How To Write Great Alt Text That Will Push Your Content Up On Google
Everyone not only wants to rank on page 1 of Google, but they want to be at the top of the page. You need to use every tactic possible to outrank your competitors and other major websites and get in front of your target audience. One of those ways is through the use of alt text.
If you want to improve your search engine optimization to get found online, you need to think about that which isn’t obvious; your alt text. But what exactly does alt text mean? And how can you make sure you’re writing it correctly in your blog posts and website?
What Is Alt Text?
Sometimes referred to as “alt attributes” or “alt descriptions,” alt text stands for “alternative text.” It’s added to any images you use to describe what each image shows.
Alt text is used to help visually impaired readers understand images used on your blog posts and website. Alt text makes your writing inclusive for everyone. And increasing the number of people who can access your writing can only ever be a good thing.
Alt text is also useful when an image, for whatever reason, isn’t displayed. If your image doesn’t load, the alt text is displayed instead. It’s a helpful description that tells your reader what they should be seeing.
What Alt Text Is NOT
Alt text is NOT the same as the caption or title you see when you hover over an image. Readers won’t see alt text unless an image doesn’t load for some reason.
Alt text is NOT an opportunity for creative writing like you would with a meta description. It should be a factual and informative description rather than an elevator pitch. Ideally, focus on the keyword you’ve chosen for the article you’re writing.
As you focus on the keyword, DO NOT keyword stuff the alt text. Google frowns upon keyword stuffing. Keyword stuffing will do more harm than good when it comes to your content ranking on Google.
How To Write Descriptive Alt Text
So how do you write alt text? Creating great alt text is like walking a tightrope. You want to be descriptive, but not wordy; keyword focused, but not keyword stuffed. Like most things; practice, practice, practice. The more you write alt text, the easier it becomes.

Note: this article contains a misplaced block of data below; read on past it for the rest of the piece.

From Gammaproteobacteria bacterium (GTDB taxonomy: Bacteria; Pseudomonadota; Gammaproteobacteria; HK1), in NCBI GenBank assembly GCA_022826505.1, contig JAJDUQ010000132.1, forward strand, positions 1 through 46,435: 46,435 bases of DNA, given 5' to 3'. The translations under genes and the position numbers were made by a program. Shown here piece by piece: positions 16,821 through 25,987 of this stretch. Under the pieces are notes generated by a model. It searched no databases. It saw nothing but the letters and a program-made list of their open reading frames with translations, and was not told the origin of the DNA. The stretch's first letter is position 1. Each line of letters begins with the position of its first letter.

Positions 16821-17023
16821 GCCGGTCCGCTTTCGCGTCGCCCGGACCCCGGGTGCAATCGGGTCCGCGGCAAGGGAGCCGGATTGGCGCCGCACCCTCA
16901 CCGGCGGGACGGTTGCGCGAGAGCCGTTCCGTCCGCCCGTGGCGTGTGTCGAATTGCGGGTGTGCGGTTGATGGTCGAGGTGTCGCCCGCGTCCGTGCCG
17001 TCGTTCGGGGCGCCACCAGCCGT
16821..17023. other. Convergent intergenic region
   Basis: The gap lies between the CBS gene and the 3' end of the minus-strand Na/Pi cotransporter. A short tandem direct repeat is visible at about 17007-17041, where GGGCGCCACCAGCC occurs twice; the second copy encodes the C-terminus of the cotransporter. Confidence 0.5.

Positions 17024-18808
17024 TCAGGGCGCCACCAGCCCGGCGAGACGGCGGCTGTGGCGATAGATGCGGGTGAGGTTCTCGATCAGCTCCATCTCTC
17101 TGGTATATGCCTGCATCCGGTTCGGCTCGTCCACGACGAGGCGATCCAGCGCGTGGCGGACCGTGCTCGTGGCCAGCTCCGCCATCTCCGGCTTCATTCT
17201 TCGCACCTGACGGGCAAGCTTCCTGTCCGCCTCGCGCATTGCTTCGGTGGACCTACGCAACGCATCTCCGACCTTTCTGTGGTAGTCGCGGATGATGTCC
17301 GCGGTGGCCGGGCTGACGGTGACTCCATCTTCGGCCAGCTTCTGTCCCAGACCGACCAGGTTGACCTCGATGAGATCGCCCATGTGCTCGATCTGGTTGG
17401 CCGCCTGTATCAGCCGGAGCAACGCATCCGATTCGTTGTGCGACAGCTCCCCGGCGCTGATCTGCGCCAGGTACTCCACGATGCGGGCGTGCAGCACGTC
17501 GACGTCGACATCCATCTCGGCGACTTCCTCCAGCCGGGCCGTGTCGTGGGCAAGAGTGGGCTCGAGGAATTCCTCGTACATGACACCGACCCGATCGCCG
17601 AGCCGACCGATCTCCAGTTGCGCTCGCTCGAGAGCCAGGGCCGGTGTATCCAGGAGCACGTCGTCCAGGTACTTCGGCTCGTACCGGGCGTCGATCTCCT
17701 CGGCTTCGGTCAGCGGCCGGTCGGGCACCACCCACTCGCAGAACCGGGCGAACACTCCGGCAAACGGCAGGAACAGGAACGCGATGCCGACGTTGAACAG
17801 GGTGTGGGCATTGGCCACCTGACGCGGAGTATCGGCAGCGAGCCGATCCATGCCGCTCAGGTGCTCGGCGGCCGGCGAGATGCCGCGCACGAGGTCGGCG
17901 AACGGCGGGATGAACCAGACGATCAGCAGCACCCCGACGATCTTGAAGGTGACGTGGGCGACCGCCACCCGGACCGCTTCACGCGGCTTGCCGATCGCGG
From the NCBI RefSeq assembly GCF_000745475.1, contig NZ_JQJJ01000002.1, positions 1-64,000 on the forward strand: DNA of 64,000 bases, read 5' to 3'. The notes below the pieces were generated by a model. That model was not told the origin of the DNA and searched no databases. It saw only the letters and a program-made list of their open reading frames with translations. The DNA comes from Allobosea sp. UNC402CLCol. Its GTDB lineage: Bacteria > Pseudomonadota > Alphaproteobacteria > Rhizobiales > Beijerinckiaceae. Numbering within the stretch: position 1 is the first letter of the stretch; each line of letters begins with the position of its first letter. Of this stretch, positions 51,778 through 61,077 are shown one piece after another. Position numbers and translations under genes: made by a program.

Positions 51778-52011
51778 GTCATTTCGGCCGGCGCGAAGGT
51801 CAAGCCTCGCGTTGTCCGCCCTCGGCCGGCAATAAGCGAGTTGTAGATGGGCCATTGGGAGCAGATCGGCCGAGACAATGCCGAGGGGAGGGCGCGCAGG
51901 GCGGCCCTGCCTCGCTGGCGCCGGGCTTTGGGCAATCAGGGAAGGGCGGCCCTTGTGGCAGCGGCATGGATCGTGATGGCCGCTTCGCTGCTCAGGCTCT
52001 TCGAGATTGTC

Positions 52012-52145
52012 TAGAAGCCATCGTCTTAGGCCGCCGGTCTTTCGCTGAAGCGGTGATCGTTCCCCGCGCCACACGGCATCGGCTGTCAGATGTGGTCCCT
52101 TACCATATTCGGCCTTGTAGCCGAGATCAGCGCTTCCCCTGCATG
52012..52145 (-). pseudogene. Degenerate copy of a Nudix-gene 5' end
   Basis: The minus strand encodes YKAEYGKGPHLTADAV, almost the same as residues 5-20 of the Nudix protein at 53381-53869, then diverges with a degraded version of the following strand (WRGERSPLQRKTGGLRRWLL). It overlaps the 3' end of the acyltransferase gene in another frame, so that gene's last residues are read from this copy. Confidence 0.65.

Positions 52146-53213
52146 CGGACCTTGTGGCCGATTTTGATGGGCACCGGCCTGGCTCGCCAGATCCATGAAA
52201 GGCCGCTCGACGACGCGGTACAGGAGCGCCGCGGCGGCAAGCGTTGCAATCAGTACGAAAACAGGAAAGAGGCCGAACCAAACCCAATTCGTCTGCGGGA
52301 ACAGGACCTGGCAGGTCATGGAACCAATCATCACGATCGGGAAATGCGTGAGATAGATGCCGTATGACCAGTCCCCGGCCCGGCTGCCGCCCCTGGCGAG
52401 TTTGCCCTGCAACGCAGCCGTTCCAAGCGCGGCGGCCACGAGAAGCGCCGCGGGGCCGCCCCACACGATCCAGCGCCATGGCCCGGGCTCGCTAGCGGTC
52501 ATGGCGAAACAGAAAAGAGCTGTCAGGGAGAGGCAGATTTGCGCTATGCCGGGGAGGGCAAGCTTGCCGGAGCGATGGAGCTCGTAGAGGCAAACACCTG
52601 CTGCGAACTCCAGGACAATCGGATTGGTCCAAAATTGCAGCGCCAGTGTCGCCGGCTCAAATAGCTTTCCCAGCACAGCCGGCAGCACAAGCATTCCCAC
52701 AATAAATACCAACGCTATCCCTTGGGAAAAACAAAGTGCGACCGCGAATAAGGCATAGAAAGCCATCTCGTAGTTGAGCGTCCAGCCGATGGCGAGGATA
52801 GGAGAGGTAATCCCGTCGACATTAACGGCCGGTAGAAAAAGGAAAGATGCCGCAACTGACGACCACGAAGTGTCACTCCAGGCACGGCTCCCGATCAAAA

Keep your alt text short, less than 125 characters. There’s no hard-set rule on how many words you should use, but between four and seven words are the unofficial number according to the industry. Write in a sentence rather than random words and always include the product name if you’re selling something.
Don’t start off your alt text with phrases like “A picture of” or “A screenshot of.” This is just a waste of characters. Get straight to describing the image.
Writing Alt Text For Images
If I ask you to close your eyes and think of a cup of coffee, what do you see? Maybe you pictured a yummy latte in a Starbucks cup? Or did you see a small espresso in a white china cup? The problem is if descriptions aren’t very specific then they add no value to your alt text.
Imagine my keyword is simply ‘coffee’ and this is my image:
My alt text might look something like this:
Good: Black coffee
Better: Black coffee in a cup
Best: Black coffee poured into a china cup
Even though the recommendation is to use full sentences, you can cut out the occasional “the” or “a” from your sentence to be more concise. This is a useful tip if you’re near the end of your character limit. For example, “black coffee poured into a china cup” can easily lose the “a” and still keep its meaning.
Using alt text doesn’t just make your content more inclusive, it’s also an easy way of boosting your search engine optimization. Writing alt text isn’t hard, but it’s worth spending time thinking about your keywords before you go searching for images.
Start by writing a simple description and see how you can edit it to add more detail or to cut out unnecessary words that detract from the description. Great alt text will help get you into the top results for the keywords you want to rank for.